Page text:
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Foxconn factory probe wins overtime award for Apple workers

An investigation into working conditions at three Foxconn factories, which is the largest supplier of Apple branded technology, has found that all three factories break labour laws on the amount of overtime that can be worked.

Conditions at the Chinese factories were investigated by the Fair Labour Association (FLA) following a number of suicides in the past few years and a protest early in 2012 which saw 150 workers threaten to hurl themselves from the roof in a bid to highlight the poor working conditions.

The investigators found that during peak production the average number of hours worked per week exceeded both the FLA Code standard and Chinese legal limits. This was true in all three factories.

There were also periods when some employees worked more than seven days in a row without the required minimum 24-hour break. Payment for overtime was also heavily criticised.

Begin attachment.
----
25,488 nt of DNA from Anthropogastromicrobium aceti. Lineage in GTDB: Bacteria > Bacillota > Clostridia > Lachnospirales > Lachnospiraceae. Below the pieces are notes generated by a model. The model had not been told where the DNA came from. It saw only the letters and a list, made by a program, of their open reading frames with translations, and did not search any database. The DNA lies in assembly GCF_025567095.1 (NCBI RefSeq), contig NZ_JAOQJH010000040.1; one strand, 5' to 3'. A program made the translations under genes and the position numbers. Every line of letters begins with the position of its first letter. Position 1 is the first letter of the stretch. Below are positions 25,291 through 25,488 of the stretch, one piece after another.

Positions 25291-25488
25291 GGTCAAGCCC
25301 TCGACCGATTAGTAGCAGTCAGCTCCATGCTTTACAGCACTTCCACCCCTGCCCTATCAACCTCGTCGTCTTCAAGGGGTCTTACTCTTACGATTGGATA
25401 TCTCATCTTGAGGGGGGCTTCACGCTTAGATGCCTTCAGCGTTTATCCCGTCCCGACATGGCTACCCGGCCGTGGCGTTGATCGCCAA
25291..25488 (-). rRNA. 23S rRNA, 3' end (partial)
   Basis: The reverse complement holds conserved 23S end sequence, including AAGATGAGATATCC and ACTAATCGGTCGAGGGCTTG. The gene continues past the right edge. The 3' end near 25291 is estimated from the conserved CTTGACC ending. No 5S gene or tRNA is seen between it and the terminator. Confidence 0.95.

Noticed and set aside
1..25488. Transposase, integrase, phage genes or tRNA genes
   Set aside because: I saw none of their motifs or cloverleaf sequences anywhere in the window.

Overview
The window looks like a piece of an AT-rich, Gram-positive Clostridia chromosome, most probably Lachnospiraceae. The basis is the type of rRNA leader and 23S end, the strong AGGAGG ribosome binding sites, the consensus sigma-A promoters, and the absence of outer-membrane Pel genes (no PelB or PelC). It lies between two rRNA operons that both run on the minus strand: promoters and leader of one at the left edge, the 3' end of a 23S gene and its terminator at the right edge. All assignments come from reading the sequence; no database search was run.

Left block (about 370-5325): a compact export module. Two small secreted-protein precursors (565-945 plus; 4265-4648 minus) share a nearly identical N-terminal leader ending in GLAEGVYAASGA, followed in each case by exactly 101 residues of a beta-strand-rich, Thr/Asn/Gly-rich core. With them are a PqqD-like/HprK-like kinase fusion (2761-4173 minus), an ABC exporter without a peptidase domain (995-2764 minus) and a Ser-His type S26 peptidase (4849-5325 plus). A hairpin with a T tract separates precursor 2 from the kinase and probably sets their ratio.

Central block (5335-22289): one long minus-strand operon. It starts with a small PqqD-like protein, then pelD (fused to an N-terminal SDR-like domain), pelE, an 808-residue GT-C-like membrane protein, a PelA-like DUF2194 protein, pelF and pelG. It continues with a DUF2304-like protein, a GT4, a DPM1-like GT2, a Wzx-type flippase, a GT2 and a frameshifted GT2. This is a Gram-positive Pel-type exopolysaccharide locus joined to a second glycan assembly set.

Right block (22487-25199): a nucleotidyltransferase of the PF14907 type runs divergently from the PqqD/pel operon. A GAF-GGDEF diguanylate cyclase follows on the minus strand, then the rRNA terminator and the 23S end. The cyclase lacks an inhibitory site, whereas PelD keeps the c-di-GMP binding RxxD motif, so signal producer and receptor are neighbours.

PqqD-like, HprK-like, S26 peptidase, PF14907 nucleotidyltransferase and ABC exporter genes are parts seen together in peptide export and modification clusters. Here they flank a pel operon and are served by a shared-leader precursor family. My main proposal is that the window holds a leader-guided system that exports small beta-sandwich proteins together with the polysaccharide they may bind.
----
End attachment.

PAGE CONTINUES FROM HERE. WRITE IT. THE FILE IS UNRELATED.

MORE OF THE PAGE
“The FLA also discovered that 14 per cent of workers may not receive fair compensation for unscheduled overtime. The assessment found that unscheduled overtime was only paid in 30-minute increments. This means, for example, that 29 minutes of overtime work results in no pay and 58 minutes results in only one unit of overtime pay,” the report said.

The inspectors also highlighted some health and safety risks at the factories, while 35,500 anonymous surveys completed by workers pointed to major communications problems between management and the workforce.

Following the report by the FLA, Foxconn has promised to improve conditions and increase pay for its workers.

The Taiwanese company said it will bring its factories into full compliance with Chinese legal limits and FLA standards by July 2013.

That will include bringing working hours down to the legal limit of 49 hours per week, including overtime, which would means a reduction in monthly overtime hours from 80 to 36.

A full copy of the report is available online.  


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